Chile allows ex-prisoner to play pro soccer
SANTIAGO, Chile -- A Russian man who served three years in a Chilean prison for drug trafficking is being allowed to remain in the country to play professional soccer.
Twenty-five-year-old Maxim Molokoedov finished his prison term Friday. He has been training with the Santiago Morning club in Chile's second-tier league since last season under a special permit.
During a ceremony at the National Stadium, Justice Minister Juan Ignacio Pina said that an order to expel Molokoedov from Chile has been revoked.
"Maxim has been able to prove that reintegration and rehabilitation are possible," Pina said.
Back home in Russia, Molokoedov played for second-division soccer team FK Pskov 747. He was arrested during a stop at the airport of the Chilean capital of Santiago in 2010, carrying about 13 pounds (6 kilograms) of cocaine that he planned to smuggle to Europe inside children's books.
Molokoedov regrets it and prefers not to talk about it, calling it, "a bad memory." He says he is now only thankful to those who are giving him a second shot at life through soccer.
"I'm very happy and I want to thank all the people who helped me push forward and have the chance to triumph in Chile," Molokoedov said during his last training session under custody.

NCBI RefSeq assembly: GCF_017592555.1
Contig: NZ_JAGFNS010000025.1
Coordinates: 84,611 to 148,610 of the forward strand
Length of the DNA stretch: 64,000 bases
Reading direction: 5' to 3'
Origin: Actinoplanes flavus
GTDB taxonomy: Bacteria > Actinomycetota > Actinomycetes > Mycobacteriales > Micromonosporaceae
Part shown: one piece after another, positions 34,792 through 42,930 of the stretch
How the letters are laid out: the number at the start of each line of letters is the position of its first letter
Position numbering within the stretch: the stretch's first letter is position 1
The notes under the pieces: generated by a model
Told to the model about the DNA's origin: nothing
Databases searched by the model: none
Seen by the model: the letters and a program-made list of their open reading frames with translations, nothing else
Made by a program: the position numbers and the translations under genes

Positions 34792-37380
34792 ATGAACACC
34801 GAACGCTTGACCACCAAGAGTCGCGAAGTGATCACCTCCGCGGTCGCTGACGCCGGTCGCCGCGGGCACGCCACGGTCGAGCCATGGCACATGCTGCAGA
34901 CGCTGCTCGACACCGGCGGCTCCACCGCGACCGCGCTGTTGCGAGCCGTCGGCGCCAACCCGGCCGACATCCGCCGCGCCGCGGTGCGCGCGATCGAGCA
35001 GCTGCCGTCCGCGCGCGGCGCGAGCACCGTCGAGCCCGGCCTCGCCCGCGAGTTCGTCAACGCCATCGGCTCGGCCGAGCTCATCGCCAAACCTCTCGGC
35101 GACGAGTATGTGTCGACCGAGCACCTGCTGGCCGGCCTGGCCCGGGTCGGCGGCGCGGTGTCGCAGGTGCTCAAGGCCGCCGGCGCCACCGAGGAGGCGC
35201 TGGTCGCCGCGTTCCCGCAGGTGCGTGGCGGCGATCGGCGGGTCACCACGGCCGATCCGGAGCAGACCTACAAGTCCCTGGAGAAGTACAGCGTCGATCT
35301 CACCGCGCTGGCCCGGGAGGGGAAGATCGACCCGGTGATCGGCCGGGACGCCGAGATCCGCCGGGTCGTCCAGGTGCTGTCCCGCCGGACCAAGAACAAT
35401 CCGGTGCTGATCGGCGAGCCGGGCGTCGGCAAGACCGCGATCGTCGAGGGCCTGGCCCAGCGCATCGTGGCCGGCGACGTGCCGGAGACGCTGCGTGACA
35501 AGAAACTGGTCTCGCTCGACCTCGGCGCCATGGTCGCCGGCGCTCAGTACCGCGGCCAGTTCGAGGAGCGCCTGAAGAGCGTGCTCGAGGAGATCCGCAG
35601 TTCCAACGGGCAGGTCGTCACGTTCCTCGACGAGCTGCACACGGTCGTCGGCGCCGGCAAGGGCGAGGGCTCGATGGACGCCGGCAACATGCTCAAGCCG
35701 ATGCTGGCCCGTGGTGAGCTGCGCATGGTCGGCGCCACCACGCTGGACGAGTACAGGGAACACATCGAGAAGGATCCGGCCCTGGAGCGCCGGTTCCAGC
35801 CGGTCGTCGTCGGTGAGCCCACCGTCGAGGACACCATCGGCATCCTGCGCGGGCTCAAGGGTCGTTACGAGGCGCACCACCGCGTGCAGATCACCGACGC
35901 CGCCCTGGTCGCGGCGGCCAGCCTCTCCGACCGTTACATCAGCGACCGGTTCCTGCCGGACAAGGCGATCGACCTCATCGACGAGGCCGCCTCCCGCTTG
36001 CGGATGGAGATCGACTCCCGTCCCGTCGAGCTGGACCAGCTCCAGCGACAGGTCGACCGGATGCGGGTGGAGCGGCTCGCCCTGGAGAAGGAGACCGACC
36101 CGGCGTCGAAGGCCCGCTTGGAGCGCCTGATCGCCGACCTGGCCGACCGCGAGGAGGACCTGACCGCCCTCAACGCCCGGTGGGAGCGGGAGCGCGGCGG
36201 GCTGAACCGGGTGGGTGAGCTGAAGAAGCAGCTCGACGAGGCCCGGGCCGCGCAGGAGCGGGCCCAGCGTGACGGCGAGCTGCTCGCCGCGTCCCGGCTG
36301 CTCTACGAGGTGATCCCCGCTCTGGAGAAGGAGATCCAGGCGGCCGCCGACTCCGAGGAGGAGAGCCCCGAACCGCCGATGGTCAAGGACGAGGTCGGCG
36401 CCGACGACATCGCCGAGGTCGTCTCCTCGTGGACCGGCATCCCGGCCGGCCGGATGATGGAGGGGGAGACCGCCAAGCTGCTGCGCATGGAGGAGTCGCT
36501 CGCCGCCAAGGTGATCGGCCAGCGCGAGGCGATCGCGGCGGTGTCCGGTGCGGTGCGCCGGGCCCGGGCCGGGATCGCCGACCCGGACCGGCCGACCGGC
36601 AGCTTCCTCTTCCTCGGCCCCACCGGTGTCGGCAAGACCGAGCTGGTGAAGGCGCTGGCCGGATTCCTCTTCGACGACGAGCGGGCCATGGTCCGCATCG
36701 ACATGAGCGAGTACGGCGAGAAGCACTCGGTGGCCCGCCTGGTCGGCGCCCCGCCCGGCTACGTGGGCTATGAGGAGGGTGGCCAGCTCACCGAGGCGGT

During his last day in jail, he said goodbye to other inmates and the warden, who began letting him leave the prison grounds to play soccer as long he was accompanied by a guard.
The first days at Santiago's penitentiary, Molokoedov slept in a crammed cell with four other prisoners. He didn't speak a word of Spanish, he missed his family, and put his faith in a wooden rendering of St. Nicholas, known as the Wonderworker in the Russian Orthodox church.
The miracle came at the rocky prison yard's pickup games. Inmates began offering him deodorant and a bar of soap to be treated to a few minutes of his dribbling skills and brutal right-footed shot.
Word about "El Ruso" reached former Chilean national coach Claudio Borghi, who said Molokoedov was good enough to go pro. It also reached Franklin Lobos, a former professional player who volunteers at prisons and who vouched for the Russian.
"We're giving out a very clear message in this country," Lobos said during the ceremony. "Second shots really do exist."